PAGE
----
PLAQUEMINES PARISH, LA (WVUE) - South of Venice, Louisiana, hundreds of skimmers make their nests on a section of beach that did not exist weeks ago.
Contractors are finishing work on a brand new, man-made island, built from material dredged in the nearby Mississippi River and piped into West Bay.
"Who was to think that within five-and-a-half years, all this would be here," asked Earl Armstrong, a cattle rancher and early supporter of the West Bay Diversion.
In 2003, the Corps cut a hole in the Mississippi River bank in a pilot project designed to deliver sediment from the river in the marsh. Since then, West Bay has evolved into a coastal project with a split personality: part diversion, part dredging project.
The Corps has deposited sand and dirt piped in from the river bottom to build a series of islands in West Bay.
The latest project, wrapping up in the next few days, will have added another 44 acres on a brand new man-made island.
"That's the idea to get the message across, that there are some positive actions being taken," said Plaquemines Parish President Amos Cormier, who surveyed the site last week.
Plaquemines teamed with the Corps in a first-of-its-kind partnership to capitalize on the "beneficial use of dredged material."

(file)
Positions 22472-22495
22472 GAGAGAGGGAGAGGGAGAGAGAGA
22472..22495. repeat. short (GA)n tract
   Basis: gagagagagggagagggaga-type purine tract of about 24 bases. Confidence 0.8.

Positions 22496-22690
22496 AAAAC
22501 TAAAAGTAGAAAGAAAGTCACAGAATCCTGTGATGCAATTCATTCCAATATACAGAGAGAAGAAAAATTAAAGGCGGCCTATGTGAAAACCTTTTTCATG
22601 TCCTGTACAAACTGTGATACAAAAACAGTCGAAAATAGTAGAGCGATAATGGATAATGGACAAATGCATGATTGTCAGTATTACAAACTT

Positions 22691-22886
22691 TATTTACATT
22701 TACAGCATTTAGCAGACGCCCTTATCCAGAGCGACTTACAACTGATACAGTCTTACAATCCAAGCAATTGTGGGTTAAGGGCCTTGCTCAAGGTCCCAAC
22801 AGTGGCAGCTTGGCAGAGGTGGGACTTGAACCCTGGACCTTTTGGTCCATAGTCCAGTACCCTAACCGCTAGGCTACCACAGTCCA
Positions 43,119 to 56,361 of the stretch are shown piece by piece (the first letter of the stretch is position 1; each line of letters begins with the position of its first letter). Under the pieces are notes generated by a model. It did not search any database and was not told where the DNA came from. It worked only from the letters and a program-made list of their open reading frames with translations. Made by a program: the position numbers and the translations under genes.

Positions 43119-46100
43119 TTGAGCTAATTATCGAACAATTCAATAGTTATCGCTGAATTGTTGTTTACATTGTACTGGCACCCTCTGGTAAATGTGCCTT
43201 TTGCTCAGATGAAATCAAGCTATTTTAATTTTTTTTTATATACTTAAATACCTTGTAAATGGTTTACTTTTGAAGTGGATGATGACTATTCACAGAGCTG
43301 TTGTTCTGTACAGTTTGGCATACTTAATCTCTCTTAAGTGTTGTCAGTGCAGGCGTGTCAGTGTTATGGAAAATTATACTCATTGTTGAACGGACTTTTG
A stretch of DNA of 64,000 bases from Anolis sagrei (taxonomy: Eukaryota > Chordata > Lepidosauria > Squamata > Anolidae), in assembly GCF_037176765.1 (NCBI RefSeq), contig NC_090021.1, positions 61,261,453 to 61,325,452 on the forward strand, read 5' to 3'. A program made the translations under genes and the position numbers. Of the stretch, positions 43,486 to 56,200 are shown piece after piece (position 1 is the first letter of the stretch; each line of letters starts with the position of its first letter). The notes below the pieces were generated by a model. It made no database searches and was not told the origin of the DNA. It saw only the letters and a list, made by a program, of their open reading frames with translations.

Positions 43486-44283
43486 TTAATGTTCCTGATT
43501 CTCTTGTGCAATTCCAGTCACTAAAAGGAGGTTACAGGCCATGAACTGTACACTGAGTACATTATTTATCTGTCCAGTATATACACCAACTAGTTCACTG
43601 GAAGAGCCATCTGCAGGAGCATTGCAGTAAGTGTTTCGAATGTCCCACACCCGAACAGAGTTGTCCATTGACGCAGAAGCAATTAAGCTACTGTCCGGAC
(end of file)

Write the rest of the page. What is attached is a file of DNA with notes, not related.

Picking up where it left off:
While the Corps regularly dredges the river to maintain navigation, Louisiana officials frequently complained in the past that much of the material was lost off the Outer Continental Shelf.
In this case, Plaquemines put up 25 percent of the cost.
"We wanted to capitalize on the dredge being in the river already," said Darrel Broussard, the Corps project manager.
Engineers aimed to place this island strategically, about one mile south of the three previously dredged islands, to slow the water flow from the river and steer sediment to spots in the bay where land might best accumulate.
"This is part of the West Bay project also," Broussard said. "While it's not linked to West Bay, it's trying to help the West Bay diversion catch the sediment."
In past years, the Corps has concentrated dredging projects on the east bank. However, engineers say they have almost filled that basin. Depending on funding from Congress, West Bay offers 10,000 acres of potential open space for future projects.
"This place is going to do great," Armstrong said. "I think you're going to be looking at another delta in years to come."